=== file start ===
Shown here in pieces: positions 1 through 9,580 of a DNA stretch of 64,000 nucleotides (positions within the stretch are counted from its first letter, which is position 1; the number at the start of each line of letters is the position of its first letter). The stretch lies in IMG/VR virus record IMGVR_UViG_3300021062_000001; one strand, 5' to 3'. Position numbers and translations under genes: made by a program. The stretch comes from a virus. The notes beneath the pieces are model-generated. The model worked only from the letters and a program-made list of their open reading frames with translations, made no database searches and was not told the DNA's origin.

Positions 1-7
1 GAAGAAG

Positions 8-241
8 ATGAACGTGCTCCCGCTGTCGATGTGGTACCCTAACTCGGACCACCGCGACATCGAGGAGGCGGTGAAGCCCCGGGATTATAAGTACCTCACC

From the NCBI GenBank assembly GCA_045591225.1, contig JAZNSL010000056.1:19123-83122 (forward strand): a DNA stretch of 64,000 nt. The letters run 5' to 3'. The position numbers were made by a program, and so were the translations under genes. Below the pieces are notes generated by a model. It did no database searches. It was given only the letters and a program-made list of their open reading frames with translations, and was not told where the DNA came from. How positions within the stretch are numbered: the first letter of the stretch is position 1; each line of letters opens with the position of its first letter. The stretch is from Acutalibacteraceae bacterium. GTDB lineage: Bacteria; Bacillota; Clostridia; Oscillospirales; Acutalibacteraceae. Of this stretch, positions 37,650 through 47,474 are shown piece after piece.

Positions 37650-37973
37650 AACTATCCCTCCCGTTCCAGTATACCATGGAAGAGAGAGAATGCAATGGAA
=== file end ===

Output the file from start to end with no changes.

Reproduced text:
Shown here in pieces: positions 1 through 9,580 of a DNA stretch of 64,000 nucleotides (positions within the stretch are counted from its first letter, which is position 1; the number at the start of each line of letters is the position of its first letter). The stretch lies in IMG/VR virus record IMGVR_UViG_3300021062_000001; one strand, 5' to 3'. Position numbers and translations under genes: made by a program. The stretch comes from a virus. The notes beneath the pieces are model-generated. The model worked only from the letters and a program-made list of their open reading frames with translations, made no database searches and was not told the DNA's origin.

Positions 1-7
1 GAAGAAG

Positions 8-241
8 ATGAACGTGCTCCCGCTGTCGATGTGGTACCCTAACTCGGACCACCGCGACATCGAGGAGGCGGTGAAGCCCCGGGATTATAAGTACCTCACC

From the NCBI GenBank assembly GCA_045591225.1, contig JAZNSL010000056.1:19123-83122 (forward strand): a DNA stretch of 64,000 nt. The letters run 5' to 3'. The position numbers were made by a program, and so were the translations under genes. Below the pieces are notes generated by a model. It did no database searches. It was given only the letters and a program-made list of their open reading frames with translations, and was not told where the DNA came from. How positions within the stretch are numbered: the first letter of the stretch is position 1; each line of letters opens with the position of its first letter. The stretch is from Acutalibacteraceae bacterium. GTDB lineage: Bacteria; Bacillota; Clostridia; Oscillospirales; Acutalibacteraceae. Of this stretch, positions 37,650 through 47,474 are shown piece after piece.

Positions 37650-37973
37650 AACTATCCCTCCCGTTCCAGTATACCATGGAAGAGAGAGAATGCAATGGAA